Chris Mills put the call out months ago, asking if I’d like to take part, and could I herd up anyone else to speak. I recommended my fellow skating (albeit inline-blader!) and Fudge front-ender Mike Byrne as he’s a lively character, and certainly knows his shit, and that made four. Chris kicked off, followed, by myself and Typography Online. Continue reading “standards>next — CSS3”
A Thursday night out? Drinking? …Again?
But wait, you were out on Monday night too… what gives, Smith?
Ok, I will come clean. Monday’s drinking was less about the drinking (hah!) and more about talking with Chris Mills and Patrick Lauke about presenting, presentation material and subjects around validation and general geekiness. We did not at one point mention any rumour or conjecture about the iPad, which I feel is very important to mention. Leffe and Hoegaarden were order of the evening!
However the Transmission 3 (#tx3) event was different. It was all about the mobile web, the pleasure and the pain of being in this field. There were 3 speaking slots, starting with Chris Mills from Opera giving an overview of mobile to date. Peter-Paul Koch of Quirksmode whose done a ridiculous amount of research on the state of mobile browsing. Finally, two likely lads from down south, Polls and Mills from usTwo, would look at the world of iPhone app dev.
Finally, just a shade over six months after being propositioned by the mighty Chris Mills to do some writing, my article is online!
The site, dev.opera.com is a resource aimed squarely at people who are web-literate and happy to get their hands dirty in code. However it’s quite techy, and not too design-led, either theory or practice.
Chris asked me to get involved and write an article that fused a bit of design know-how with technical ability, and since we’d just finished the GDR Creative Intelligence web site at work, which features sIFR heavily, I thought sIFR would be an ideal candidate.
The article didn’t actually take six months to write, it was done in fits and bursts, mostly while in Spain on holiday, but took a while to get edits done as Mills, in his capacity as Opera’s Developer Relations drinker is all around Europe at conferences and spreading the good word.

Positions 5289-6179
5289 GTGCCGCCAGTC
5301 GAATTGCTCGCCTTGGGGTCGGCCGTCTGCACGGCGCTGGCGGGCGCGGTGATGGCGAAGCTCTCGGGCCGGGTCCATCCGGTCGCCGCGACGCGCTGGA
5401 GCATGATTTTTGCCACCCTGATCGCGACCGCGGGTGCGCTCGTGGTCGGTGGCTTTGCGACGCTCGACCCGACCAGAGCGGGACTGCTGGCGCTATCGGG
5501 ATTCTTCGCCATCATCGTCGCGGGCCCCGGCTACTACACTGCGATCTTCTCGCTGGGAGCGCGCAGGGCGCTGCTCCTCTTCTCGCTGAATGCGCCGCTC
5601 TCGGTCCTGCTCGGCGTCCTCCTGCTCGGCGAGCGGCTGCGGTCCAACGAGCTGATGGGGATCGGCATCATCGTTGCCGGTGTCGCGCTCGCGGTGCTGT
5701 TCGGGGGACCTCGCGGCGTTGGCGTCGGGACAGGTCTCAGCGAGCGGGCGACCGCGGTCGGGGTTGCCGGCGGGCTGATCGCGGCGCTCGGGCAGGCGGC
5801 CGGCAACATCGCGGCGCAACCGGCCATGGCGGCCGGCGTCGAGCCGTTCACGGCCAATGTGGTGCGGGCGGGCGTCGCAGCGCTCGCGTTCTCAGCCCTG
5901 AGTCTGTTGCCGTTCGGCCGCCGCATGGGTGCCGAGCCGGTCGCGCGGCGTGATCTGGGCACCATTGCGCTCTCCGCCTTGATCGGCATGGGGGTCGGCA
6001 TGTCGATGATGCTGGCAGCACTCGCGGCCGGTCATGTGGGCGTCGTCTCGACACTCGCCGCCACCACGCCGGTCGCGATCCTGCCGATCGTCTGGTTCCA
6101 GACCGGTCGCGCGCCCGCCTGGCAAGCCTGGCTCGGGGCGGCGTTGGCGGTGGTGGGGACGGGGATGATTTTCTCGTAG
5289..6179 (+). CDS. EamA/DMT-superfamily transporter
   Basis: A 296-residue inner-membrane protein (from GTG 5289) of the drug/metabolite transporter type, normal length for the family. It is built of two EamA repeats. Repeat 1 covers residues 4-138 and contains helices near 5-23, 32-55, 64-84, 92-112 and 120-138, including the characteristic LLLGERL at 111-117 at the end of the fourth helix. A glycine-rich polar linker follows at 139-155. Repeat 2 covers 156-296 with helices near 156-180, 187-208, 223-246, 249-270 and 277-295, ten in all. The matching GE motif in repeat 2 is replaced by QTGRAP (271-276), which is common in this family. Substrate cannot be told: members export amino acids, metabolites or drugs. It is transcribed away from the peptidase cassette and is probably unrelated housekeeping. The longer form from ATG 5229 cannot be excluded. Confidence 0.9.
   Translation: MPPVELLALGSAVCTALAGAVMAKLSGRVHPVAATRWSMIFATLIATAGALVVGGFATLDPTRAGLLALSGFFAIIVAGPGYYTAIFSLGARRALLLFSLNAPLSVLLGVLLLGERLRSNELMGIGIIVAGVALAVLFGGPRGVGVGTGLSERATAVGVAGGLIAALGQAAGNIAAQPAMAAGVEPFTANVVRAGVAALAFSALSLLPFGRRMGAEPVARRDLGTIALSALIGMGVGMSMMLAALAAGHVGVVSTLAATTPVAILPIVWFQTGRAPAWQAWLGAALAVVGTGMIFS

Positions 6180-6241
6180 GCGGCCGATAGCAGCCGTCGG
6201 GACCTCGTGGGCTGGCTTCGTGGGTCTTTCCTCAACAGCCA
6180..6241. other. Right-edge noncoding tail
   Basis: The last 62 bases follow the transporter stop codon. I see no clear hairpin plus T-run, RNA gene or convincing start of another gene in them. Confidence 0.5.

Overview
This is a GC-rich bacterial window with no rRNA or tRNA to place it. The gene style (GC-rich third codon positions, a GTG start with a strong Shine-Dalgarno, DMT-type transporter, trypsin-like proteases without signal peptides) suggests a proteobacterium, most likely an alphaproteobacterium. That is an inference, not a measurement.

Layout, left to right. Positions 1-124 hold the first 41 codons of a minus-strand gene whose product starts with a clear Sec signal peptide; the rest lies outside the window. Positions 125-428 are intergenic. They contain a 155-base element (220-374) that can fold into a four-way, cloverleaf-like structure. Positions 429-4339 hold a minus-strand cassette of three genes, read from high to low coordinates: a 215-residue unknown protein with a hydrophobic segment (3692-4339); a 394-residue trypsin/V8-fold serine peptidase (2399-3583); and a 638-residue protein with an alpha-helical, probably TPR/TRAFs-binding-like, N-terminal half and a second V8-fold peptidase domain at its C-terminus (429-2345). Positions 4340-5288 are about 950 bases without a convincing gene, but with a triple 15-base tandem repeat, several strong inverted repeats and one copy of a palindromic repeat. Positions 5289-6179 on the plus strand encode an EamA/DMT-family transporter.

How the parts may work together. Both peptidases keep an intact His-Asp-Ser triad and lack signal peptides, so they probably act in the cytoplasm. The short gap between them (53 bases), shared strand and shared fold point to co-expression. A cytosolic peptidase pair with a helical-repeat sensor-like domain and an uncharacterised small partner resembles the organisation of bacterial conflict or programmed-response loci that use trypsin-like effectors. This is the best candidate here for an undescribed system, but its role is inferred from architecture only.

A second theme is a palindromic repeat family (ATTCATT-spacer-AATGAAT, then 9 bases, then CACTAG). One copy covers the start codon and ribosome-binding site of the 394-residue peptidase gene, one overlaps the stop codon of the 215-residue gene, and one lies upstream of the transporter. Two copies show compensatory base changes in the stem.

So, without further ado, here’s my article… I hope you find it useful.
I say at the moment because my browser of choice seems to change on a bi-monthly basis. Being a Mac user, with the whole Mobile Me set-up and an iPhone, there’s a certain amont of comfort in using Safari. As such, I usually flirt with another browser for a few weeks, then fall back to old faithful.
So what sets me off looking to swap browsers? Continue reading “Why Opera?”
dConstuct 2008, Designing the Social Web is a yearly event held in the Brighton Dome, including speeches and workshops around the topic of the evolving social side of the internet.
After catching a few friends on Twitter and GeekUp talking about dConstruct I thought I’d get myself along to a conference again, as I’ve not been to any for a few years. Being scouse, I blagged a ticket off a friend at .net, one of the event sponsors, booked a hotel and put a call out on GeekUp to see if anyone wanted to split petrol money (of course I’d go by car, a chance for a long war-drive!)
The mighty Chris Mills from Opera took me up on the offer, so on the Thursday 4th Sept. I picked him up on route through Manchester. I’ve worked with Chris a few times before, when he was an editor at Friends of ED, and I was tech reviewing books, so it was good to finally meet face-to-face. The drive down to Brighton (from the North West – 6 hours!) flew by thanks to good conversation and an awesome selection of music from the iPod.
We got to Brighton, dumped the bags, and hooked up with some more ex-FofED’ers, Bruce and Matt, had dinner then headed to the pre-party at Po Na Na. At the club I met up with two more Northerners, Rob O’Rourke (web designing Scouser in Burnley, friend of my youngest brother) and Dan Donald (Here In The Hive), drank a bit and chatted, taking in the faces and clocking the rock stars of the standards world… ahem.